But with demons, Lucifer, and a cute demon bunny with fangs out of a Monty Python nightmare, out to stop them and Heaven not lending a hand, will Tina become the mother of the Antichrist and the start of a new Hell on Earth? Like the one Tina fought now. Big and ugly, the Onckle demon stomped its four feet in anger. It narrowed its four piggish red eyes and shot beams of magic from them. Tina dived to her right and barely dodged the blast of magic, falling to the ground.
Charun stopped beside her on the left, holding out a claw-tipped hand. He was in his demon form, looking massive and imposing. Where in hell do they find these uglies? She finished his sentence. And you said this is an Onckle demon? Somebody had to be on something to even think that one up. The first one missed, sizzling by it, but the second one sent it spinning back against a telephone pole that cracked under the impact. The demon roared in pain and lumbered back onto all ten of its clawed feet. Both Tina and her Familiar lover stood side-by-side as the Onckle demon stomped all ten feet, then scurried at them.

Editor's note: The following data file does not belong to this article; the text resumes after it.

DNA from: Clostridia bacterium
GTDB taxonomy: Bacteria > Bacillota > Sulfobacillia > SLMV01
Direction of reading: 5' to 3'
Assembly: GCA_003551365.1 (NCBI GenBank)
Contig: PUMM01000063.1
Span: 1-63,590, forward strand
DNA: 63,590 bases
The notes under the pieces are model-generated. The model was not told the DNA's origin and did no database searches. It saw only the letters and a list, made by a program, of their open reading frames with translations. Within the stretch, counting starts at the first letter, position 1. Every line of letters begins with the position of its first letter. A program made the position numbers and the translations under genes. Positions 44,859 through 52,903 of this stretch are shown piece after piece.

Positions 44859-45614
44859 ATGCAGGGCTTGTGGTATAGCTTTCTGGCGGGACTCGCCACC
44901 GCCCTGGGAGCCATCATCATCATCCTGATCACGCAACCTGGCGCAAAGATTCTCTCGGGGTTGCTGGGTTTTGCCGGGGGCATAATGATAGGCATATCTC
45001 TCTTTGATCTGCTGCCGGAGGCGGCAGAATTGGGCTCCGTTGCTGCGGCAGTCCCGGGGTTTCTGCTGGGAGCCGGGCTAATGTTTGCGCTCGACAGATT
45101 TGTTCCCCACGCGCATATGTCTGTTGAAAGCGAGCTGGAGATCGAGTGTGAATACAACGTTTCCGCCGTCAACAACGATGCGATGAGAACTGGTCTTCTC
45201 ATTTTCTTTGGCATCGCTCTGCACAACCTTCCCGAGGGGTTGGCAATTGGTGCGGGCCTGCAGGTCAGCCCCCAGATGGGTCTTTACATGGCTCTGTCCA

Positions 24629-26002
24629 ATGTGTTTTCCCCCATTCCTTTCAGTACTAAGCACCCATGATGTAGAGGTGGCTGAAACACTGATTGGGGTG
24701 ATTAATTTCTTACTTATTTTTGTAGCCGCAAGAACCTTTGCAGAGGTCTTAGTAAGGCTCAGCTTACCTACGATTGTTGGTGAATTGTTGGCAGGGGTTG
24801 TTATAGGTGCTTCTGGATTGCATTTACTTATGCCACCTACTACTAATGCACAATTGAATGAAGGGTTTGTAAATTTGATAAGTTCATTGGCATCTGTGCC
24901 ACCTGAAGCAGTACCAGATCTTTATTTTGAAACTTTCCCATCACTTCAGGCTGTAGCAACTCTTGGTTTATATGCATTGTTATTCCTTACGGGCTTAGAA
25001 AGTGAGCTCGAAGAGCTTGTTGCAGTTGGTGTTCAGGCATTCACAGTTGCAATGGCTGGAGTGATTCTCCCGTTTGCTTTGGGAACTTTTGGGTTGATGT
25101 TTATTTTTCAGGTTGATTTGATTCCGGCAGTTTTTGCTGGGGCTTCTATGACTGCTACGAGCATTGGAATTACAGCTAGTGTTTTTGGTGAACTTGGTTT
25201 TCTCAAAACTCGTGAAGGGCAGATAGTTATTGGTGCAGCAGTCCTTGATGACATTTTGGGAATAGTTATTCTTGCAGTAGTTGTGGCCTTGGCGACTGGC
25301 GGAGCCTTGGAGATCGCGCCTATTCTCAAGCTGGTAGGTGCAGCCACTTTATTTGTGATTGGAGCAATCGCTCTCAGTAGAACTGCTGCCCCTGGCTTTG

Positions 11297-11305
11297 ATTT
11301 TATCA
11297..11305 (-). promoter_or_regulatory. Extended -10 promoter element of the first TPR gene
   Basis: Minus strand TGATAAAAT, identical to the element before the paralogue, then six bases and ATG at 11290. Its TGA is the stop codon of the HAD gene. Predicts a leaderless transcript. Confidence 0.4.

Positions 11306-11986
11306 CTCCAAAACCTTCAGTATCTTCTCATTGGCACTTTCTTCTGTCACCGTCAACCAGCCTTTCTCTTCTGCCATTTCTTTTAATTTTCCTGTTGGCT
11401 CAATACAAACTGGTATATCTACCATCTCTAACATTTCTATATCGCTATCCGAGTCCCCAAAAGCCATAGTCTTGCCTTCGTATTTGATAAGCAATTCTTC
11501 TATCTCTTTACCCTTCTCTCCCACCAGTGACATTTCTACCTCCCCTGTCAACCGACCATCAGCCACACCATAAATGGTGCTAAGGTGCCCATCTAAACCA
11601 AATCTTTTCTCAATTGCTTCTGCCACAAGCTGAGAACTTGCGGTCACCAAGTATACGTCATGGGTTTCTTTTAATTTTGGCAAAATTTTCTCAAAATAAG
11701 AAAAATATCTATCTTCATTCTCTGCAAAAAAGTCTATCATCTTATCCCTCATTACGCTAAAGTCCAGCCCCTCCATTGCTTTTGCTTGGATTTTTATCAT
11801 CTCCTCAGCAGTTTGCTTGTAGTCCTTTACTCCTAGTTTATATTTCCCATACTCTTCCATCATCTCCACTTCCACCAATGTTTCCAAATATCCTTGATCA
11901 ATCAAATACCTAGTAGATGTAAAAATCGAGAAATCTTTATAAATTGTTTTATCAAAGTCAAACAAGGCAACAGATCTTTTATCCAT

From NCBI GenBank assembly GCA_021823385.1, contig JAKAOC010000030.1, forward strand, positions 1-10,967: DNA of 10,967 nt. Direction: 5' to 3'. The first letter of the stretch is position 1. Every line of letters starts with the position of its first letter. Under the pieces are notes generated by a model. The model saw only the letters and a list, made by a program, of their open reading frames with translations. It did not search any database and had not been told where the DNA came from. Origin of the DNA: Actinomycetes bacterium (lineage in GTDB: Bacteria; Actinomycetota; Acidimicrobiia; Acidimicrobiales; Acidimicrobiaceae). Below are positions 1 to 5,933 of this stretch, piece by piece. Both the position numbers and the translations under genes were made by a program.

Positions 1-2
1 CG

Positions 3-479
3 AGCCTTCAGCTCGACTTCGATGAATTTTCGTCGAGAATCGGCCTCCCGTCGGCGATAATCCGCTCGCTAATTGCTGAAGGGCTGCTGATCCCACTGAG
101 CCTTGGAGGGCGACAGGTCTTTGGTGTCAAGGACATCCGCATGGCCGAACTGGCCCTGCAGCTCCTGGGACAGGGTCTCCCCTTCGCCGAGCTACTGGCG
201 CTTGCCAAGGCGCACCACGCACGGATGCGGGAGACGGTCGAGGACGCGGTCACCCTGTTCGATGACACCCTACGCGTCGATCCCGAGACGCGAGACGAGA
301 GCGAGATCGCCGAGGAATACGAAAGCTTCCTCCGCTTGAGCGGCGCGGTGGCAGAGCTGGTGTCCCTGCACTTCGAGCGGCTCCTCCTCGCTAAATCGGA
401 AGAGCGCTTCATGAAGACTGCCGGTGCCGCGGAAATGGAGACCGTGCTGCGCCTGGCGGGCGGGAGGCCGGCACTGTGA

It roared, putting out all eight arms. Suddenly, it halted and launched a greenish discharge from its maw at them. Charun shoved Tina to the side. The goop glowed and burned off, revealing that Charun was all right. Tina muttered something under her breath and the Onckle demon vanished on a cry of rage.
Not caring that his visage looked terrifying, Tina ran to Charun and kissed him. Then she slapped him across the face. He wore a grin and nothing else. Tina swung her gaze to his obvious arousal. It saluted her in a very big way. It always did after a fight. His grin grew wider.